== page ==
Sorge finished in 221st place with a time of 28:55.0 followed by freshman Jake Menchey who finished in 268th place with a time of 30:10.4 at the meet.

Freshman Robert Stattler rounded out the scoring with a 295th place finish with a time of 31:14.8.

Susquehanna finished the meet with 1055 points. “The work ethic was a huge key component towards our team,” Fisher said. “Our team was really small and really young, but they were willing to put the work in and trust the process.”

Willis sets strong times; SU goes 1-1 at the meet

By Mel Barracato, Staff Writer

Susquehanna men’s and women’s swim teams faced off at Gettysburg College with Messiah College in last weekend’s tri-meet, where the women’s team came out of the weekend with a win against Messiah and a loss to Gettysburg and the men’s team dropped both meets.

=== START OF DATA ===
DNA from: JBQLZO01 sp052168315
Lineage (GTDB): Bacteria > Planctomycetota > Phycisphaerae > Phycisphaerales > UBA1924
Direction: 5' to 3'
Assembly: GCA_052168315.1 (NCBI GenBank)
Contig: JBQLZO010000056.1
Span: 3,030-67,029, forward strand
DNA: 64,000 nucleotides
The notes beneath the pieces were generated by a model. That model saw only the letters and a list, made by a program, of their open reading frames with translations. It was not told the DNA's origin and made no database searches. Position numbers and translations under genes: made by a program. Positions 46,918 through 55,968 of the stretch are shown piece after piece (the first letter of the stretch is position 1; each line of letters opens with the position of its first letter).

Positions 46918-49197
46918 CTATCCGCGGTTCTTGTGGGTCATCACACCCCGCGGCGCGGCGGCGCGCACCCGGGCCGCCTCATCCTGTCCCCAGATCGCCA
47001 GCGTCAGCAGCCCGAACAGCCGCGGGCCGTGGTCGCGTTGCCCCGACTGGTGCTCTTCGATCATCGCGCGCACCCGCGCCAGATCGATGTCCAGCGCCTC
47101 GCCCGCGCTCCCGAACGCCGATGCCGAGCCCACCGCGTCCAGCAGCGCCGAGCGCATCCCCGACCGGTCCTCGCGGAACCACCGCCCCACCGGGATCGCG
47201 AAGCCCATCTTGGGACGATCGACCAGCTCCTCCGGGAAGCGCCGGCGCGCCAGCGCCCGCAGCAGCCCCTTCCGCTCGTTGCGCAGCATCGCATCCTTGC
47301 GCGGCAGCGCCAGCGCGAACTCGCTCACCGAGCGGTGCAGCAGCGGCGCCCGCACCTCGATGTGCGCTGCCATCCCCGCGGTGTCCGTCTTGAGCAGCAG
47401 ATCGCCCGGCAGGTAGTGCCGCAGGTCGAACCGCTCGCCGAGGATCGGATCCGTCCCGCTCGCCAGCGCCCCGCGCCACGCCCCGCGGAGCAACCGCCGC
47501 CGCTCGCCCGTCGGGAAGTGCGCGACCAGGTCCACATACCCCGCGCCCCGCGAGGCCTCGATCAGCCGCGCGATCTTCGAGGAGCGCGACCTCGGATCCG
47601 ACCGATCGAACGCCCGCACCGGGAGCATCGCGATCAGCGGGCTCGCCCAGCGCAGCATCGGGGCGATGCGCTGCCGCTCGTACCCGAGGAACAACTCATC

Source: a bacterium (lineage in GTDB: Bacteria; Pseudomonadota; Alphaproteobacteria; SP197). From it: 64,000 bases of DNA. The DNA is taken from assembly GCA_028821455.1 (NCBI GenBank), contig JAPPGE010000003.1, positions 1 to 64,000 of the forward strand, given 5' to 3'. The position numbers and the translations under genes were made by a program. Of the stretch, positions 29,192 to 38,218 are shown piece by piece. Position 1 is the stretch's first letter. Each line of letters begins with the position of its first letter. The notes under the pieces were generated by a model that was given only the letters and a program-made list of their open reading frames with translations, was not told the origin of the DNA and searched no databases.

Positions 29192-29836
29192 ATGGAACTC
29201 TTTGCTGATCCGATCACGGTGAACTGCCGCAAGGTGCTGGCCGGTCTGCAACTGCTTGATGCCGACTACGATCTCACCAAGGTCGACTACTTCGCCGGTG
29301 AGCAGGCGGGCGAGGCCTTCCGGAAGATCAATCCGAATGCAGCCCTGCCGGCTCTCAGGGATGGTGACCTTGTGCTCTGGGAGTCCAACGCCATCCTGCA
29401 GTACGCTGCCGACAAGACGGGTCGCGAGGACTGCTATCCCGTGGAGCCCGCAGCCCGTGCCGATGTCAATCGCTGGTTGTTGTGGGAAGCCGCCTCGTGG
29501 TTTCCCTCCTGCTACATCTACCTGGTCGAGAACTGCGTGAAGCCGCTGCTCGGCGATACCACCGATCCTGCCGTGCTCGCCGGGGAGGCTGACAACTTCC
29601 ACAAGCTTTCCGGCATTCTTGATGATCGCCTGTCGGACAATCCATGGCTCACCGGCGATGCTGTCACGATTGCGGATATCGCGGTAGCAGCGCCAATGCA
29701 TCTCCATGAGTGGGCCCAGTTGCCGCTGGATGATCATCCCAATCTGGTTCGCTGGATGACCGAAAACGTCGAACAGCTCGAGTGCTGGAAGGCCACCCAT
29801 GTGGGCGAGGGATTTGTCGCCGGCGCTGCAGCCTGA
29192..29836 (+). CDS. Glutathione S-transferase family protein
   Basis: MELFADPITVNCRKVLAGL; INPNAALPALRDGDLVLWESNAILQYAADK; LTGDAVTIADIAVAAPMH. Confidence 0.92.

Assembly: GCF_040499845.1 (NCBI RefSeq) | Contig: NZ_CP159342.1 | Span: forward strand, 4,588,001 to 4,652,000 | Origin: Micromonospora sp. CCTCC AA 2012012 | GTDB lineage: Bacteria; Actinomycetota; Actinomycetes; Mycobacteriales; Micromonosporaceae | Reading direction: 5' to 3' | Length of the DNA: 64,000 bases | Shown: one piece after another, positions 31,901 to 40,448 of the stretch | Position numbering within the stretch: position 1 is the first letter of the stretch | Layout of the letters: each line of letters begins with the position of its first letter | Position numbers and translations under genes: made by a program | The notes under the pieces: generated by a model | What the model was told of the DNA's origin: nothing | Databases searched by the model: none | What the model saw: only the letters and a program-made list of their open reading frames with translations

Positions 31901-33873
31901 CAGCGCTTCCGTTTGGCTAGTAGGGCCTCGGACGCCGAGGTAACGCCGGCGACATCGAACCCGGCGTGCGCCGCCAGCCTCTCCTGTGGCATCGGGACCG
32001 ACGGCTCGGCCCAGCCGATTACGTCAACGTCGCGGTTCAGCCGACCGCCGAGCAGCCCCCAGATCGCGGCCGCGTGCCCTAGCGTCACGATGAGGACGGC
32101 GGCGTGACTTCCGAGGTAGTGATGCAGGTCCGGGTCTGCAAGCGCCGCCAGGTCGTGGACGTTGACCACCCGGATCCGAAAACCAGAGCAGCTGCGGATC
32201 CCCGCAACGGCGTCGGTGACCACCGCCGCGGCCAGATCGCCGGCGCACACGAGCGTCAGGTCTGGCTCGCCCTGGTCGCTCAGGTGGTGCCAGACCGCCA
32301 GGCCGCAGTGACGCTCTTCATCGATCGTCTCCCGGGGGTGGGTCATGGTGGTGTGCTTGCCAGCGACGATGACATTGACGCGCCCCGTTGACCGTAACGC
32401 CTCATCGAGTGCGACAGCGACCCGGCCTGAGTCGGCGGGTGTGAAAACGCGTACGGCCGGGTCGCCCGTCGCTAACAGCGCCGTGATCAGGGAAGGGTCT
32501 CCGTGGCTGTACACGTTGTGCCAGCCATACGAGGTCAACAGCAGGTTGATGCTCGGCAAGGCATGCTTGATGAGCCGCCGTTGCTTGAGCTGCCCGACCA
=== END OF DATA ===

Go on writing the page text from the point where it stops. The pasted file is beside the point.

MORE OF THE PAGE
Gettysburg trumped River Hawks in the men’s and women’s meets with scores of 207-54 and 138-123, respectively. The women’s team defeated Messiah 142- 119, but the men’s team lost 150-111 to Gettysburg.

Senior Joann Butkus took first in the 200 breaststroke and helped the free relay team of junior Katie Willis, freshman Tori Weems, and senior Jess Jozefiak cruise to a first place finish with a time of 1:40.37.

Willis also took second place in the 200 freestyle and third in both the 50 and 100 freestyle events. Butkus, Weems, sophomore Catie Welch and junior Maggie Palaski teamed up for third in the 200 medley relay. She also earned the top female swimmer award for the Landmark Conference due to her performance against Gettysburg and Messiah.